It is actually a good thing I am atheist enough not to believe in the existence of Hell. If I believed in eternal punishment for saying bad words and having evil thoughts, I would surely find myself in the char-broiled section of Satan’s kitchen of charcoal justice. The reason for this thought that might rile both Catholics and Muslims is that I am a father of three grown children and a survivor of a collective twenty-one years’ worth of dealing with a teenager.
Yes, I have argued about when it is necessary to sleep, when it necessary to get up, why you have to go to school, why you shouldn’t sleep during school, why math is simple and worth knowing how to do, what causes zits on the end of your nose on very day of the big date, what condoms are for, what condoms are not for, why you should not say, “**** you” to your parents in the Willow Creek Mall, why you should not yell, “**** you” at your teachers during parent’s night at Newman Smith High School, why the stereo was not yours to sell at the pawn shop, why you can’t sell your brother at the pawn shop and shouldn’t even be trying, and why you can’t swim naked after midnight in other people’s backyard pools.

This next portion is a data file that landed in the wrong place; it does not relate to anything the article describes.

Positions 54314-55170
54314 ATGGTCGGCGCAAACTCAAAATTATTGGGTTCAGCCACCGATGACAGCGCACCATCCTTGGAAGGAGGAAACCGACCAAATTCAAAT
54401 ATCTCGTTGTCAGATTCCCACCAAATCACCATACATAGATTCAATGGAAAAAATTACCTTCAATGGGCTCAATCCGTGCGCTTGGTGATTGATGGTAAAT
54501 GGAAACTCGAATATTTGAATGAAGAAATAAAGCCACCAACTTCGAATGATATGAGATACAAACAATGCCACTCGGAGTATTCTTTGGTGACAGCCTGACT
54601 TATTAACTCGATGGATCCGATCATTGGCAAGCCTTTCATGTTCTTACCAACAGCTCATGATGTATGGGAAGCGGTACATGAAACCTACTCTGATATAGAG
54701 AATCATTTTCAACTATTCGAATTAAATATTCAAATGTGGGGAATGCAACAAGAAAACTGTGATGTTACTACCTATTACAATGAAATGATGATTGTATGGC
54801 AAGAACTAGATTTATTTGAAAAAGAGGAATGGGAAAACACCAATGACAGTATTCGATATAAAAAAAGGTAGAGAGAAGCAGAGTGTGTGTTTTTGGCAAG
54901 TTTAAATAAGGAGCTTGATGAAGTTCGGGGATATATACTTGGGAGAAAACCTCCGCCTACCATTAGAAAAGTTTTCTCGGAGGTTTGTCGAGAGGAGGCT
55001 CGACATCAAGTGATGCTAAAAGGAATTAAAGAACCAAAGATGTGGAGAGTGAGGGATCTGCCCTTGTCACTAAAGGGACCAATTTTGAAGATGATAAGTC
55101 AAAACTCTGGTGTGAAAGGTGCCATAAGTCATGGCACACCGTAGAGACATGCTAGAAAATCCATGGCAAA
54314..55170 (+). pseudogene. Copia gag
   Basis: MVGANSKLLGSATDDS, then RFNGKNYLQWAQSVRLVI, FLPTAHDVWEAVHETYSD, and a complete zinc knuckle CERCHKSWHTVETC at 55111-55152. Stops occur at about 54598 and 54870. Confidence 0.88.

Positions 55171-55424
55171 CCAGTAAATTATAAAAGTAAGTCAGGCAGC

It does cause insanity. It does convince you that you are wrong about everything. And it condemns your immortal soul to the Hell I don’t believe in.
It is bad enough that I had to talk in a form of English that teenagers can comprehend for the thirty-one years of teaching middle-school and high-school, but I had to talk in simple sentences with no profanity, cussing, god-damning, or sacrilege for twenty-four hours a day during the entirety of my three kids’ teenagerhood. Gradually I lost control of my tongue. Now, as an aged and teenager-misbehavior-forged grumpy old coot, I can’t help but use profanity constantly. I have used the magic F-word and the magic S-word repeatedly on the family dog who grins her dog-grin and wags her dog tail supportively in response. I swear and use profanity as a necessity for relieving stress. And as a former parent of teenagers, I am permanently scarred and stressed for the rest of my life.
So, I contend that, since I survived those fateful years of being a parent of teenagers without actually killing anybody (that can be proven in court at any rate) I am not guilty of becoming evil. I take no personal responsibility for my use of foul language or my commission of evil acts. It is all somebody else’s fault. This is the lesson being a parent of teenagers has taught me.